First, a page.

The only other theory that explains the difference is that maybe the growth of the internet and social media in particular has made political tribalism worse, which is probably true but I think that is only one factor operating here. Had Jeb Bush or Marco Rubio or even Ted Cruz won instead of Trump, I still don’t think you would be seeing this kind of intense hatred and anger developing.

    Reply
    1. apleb

      I totally agree that Bush II has done a lot more crimes than Trump so far. I differ with the Trump is exceptional part.
      I think there is a clear escalation ramp from Bush over Obama to Trump. The “other side” continously became shriller and and more deranged under all 3. Since the sides switched the administration again with Trump, those deranged from the Obama years got into power. And you see what kooks do when in government positions. Trump is only one of them, the people he brought in with him from the freak show are another big part for the horror show you see right now.

      I doubt this would change under Biden/Harris. Especially not when Joe has an increasing amount of senior moments.

      Reply
            1. petal

              The headline over at Breitbart right now(yeah yeah I know) is that Joe said “Harris-Biden Administration” at an event for military veterans this afternoon in FL:

              “The Harris-Biden administration will relaunch that effort and make it easier for military spouses and veterans meaningful careers, to ensure teachers know how to support military children in the classroom, and to improve support for caregivers and survivors so much more than we do now,” the former vice president added.

              Reply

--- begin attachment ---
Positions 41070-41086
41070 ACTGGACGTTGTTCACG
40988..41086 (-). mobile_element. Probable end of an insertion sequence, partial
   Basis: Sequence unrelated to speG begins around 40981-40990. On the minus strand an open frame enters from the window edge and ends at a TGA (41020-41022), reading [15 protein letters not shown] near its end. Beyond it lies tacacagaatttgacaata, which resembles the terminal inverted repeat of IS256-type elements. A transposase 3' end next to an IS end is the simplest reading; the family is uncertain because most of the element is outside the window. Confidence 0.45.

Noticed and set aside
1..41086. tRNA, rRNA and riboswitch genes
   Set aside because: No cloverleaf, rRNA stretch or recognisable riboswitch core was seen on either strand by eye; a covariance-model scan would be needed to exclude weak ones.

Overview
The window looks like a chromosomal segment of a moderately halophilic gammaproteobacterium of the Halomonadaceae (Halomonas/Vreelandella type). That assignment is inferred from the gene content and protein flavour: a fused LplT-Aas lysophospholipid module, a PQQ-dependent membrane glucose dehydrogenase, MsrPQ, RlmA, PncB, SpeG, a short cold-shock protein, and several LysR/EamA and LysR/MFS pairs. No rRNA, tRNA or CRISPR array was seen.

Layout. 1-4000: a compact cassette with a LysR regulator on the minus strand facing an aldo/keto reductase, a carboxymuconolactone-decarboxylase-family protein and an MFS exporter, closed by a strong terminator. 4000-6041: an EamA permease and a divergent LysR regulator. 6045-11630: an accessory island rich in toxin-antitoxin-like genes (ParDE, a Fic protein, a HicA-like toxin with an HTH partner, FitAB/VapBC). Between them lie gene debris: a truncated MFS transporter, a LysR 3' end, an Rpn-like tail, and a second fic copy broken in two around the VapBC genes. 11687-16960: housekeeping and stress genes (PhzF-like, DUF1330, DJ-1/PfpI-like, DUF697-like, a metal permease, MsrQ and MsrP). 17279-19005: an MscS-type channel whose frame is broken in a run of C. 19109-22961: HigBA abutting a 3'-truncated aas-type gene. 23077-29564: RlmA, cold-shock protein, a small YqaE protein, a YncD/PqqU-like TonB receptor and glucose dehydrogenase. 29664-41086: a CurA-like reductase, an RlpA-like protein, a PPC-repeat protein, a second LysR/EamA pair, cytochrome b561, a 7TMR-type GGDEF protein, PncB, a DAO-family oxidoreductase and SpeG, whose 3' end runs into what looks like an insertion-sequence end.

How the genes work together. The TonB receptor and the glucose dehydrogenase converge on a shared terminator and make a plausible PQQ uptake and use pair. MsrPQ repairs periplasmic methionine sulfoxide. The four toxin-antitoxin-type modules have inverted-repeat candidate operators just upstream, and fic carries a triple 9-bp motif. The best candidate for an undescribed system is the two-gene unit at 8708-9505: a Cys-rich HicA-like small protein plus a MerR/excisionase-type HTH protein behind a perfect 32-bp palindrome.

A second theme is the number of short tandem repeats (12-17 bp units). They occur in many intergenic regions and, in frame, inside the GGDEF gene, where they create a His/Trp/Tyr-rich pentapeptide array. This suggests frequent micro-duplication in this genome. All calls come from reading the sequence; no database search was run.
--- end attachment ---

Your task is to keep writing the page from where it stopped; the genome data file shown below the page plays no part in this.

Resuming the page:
1. drumlin woodchuckles

            I will claim ( without being able to offer any proof) that I was already thinking of something like this. What I was thinking of was .. . Joemala Bidarris.

            Reply
    2. Watt4Bob

      It’s not a mystery.

      In the 1970s, the back row kids had a future that included a house, two cars, a snowmobile or two, and a boat.

      They could afford to send their kids to college, and go on vacations once in a while.

      What they’ve experienced since then is a slow motion catastrophe as the front row kids became rich, in part by sending the back row kids jobs, first to Mexico, then to China.

      Whether republican or democrat, America’s leaders have been front row kids, and they have very little appreciation, you could say they’re blind to the misery their mis-leadership has caused the back row.

      America’s riches have never been well distributed, but never before have the masses been expected to be happy with so little.

      Reply
      1. pjay

        Right. And Trump knew how to harness this anxiety and resentment through his pseudo-populist shtick in a way his hapless Republican opponents never could, continuing this against Hillary. Though Trump’s populism isn’t real, the anxiety and resentment are. And as Thomas Frank has documented in his recent book, the real elite and the “front row kids” who serve them fear and despise populist sentiment.

        I also think Trump is, in his bumbling way, a real threat to the foreign policy Establishment, and that is where much of the intense elite hatred is coming from. Previous Presidential administrations have not posed such a threat to the Blob.

        Reply
        1. JWP

          ” Though Trump’s populism isn’t real, the anxiety and resentment are.”